not merely because of the unknown
that was stalking toward them

by Jenny Boully

Fiction/Poetry/Lyric Essay | Paperback | 80 pages | June 2011
Cover art by Noah Saterstrom
A Small Press Distribution Bestseller in Poetry

Read excerpts in Academy of American Poets | Fourth Genre: Explorations in Nonfiction | Requited | Shampoo

$14.00Add to cart

not merely because of the unknown
that was stalking toward them

by Jenny Boully

Fiction/Poetry/Lyric Essay | Paperback | 80 pages | June 2011
Cover art by Noah Saterstrom
A Small Press Distribution Bestseller in Poetry

Read excerpts in Academy of American Poets | Fourth Genre: Explorations in Nonfiction | Requited | Shampoo

$14.00Add to cart

In not merely because of the unknown that was stalking toward them, Jenny Boully presents us with a “deliciously creepy” swan song from Wendy Darling to Peter Pan. As in her previous book [one love affair]*, Boully reads between the lines of a text—in this case J. M. Barrie’s Peter and Wendy—and emerges with the darker underside, with those sinister or subversive places merely echoed or hinted at. Funny, sinister, and heartbreaking by turns, not merely because of the unknown that was stalking toward them explores, in dreamy and dark prose, how we love, how we pine away, and how we never stop loving and pining away. Her Neverland is bawdy, bursting, and beautiful.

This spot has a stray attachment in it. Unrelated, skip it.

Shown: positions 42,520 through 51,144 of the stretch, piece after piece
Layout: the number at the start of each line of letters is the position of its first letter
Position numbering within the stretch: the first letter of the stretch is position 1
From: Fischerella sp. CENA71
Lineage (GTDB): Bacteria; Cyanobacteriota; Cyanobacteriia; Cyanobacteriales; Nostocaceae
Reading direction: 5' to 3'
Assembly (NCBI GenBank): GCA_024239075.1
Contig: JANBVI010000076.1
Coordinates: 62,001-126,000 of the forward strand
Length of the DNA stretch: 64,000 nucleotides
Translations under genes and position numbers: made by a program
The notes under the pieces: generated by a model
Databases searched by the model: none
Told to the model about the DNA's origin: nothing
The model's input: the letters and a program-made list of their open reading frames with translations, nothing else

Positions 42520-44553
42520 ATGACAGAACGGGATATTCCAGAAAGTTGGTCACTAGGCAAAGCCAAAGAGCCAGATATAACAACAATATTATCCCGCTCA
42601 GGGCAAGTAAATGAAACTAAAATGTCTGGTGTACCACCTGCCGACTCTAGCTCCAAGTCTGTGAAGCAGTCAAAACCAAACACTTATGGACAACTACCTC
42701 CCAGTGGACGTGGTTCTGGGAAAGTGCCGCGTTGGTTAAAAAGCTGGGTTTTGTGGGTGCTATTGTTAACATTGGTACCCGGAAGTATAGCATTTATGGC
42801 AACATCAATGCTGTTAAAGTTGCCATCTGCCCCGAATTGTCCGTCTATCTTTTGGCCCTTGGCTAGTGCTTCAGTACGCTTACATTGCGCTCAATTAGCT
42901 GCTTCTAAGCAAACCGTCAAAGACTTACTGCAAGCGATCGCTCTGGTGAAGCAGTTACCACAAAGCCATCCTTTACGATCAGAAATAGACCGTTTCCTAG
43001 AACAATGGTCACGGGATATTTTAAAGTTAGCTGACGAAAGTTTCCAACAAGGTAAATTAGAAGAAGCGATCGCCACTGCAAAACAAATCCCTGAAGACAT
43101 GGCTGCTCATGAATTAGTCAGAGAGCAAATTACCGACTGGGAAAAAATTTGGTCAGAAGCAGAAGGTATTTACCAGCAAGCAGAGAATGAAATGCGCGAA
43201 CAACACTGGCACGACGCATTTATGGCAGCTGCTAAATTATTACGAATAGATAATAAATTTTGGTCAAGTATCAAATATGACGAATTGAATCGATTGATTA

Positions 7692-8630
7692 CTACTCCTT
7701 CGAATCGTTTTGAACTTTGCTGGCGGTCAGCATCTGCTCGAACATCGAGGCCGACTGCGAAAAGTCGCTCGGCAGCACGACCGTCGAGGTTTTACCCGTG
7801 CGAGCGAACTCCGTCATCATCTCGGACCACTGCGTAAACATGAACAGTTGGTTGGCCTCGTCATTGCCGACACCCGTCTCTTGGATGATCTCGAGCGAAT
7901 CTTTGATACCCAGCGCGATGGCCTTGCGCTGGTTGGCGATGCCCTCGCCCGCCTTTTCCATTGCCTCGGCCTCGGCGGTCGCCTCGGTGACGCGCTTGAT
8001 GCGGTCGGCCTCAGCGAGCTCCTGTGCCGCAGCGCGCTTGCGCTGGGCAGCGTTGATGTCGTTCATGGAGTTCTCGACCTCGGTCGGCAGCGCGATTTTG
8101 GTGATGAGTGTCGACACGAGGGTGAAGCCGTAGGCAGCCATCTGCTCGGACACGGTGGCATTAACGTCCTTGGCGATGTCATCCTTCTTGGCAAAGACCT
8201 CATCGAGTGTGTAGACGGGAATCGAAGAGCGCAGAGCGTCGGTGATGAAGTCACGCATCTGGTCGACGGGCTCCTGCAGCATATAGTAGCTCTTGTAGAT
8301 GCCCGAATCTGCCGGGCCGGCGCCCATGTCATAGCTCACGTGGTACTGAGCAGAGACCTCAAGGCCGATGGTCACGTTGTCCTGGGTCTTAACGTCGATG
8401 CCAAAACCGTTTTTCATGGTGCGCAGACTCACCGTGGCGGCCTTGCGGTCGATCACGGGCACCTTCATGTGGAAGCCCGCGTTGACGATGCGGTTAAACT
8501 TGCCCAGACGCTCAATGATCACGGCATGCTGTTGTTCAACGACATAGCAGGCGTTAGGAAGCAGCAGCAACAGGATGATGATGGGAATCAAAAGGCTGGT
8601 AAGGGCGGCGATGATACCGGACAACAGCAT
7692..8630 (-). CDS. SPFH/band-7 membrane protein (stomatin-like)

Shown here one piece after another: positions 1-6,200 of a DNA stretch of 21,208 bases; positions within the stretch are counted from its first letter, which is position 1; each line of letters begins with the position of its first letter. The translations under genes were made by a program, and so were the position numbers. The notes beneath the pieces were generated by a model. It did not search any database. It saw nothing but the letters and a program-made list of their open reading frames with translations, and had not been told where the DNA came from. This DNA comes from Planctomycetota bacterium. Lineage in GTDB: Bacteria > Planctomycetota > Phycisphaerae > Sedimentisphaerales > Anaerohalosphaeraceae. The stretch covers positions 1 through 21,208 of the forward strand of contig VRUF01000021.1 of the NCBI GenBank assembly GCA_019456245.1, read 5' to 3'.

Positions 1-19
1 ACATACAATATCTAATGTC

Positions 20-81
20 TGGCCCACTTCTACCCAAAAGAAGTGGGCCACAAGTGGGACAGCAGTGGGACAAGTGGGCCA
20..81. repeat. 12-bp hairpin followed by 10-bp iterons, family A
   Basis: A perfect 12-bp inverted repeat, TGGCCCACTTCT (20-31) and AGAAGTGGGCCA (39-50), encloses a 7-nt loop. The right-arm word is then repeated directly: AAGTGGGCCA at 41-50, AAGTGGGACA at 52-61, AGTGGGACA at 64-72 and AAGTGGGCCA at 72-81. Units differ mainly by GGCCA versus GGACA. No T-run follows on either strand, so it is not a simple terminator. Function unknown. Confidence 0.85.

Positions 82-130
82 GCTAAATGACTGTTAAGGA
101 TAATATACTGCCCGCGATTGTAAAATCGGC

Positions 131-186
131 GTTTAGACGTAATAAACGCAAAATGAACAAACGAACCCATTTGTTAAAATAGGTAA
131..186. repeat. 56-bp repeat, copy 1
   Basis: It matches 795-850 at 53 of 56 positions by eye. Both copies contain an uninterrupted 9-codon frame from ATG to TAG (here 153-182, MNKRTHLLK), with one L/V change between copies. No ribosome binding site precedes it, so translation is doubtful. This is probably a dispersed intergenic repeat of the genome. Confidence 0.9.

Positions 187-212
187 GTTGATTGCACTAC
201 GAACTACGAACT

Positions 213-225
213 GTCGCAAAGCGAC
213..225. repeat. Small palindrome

Peter Pan was a postmodern tour de force written at the height of Modernism — and if the very best collections of literary art at least gesture toward their immediate influences, this is undoubtedly the contemporary re-treatment that Peter Pan deserves. Boully has captured the darkness of Barrie’s text, and in elevating its inter- and sub-textualities to the level of discourse she illuminates and reinvigorates her source material without sacrificing any of its creepiness, wonder, or violence. Simultaneously metaphysical and visceral, these addresses from Wendy to Peter in lyric prose are scary, sexual, and intellectually disarming (Huffington PostTo delve into Boully’s work is to dive with faith from the plank — to jump, with hope and belief and a wish to see what the author has given us: a fresh, imaginative look at a tale as ageless as Peter himself. (Micah McCrary, Bookslut) Perhaps most prominent are questions related to traditional gender roles and the budding sexuality of the story’s youth, which every other adaption appears to have dulled down. . . . [But not merely] offers more questions than answers. Who are the Lost Boys, really, and why are they clothed in bearsuits? What’s the history between Peter and Mrs. Darling? How many other little girls did Peter whisk off to Neverland? How does one properly dispose of Never poo? About Tinkerbell, Boully wonders: “where ever will we get such small medical supplies for you? The Tinker dental dam; the Tinker tampon.” . . . (Kristin Sanders, HTML GiantJenny Boully is a deeply weird writer—in the best way. It’s not just her subject here, the Peter Pan story, but the way she reconfigures it—rips all the stuffing out of it, pops off its heads and parts, then shuffles, sexes, and reanimates it…. I for one am glad that Boully sanded that safe, sane veneer right back off the story so it’s become raw, confused, glorious, new. (Ander Monson)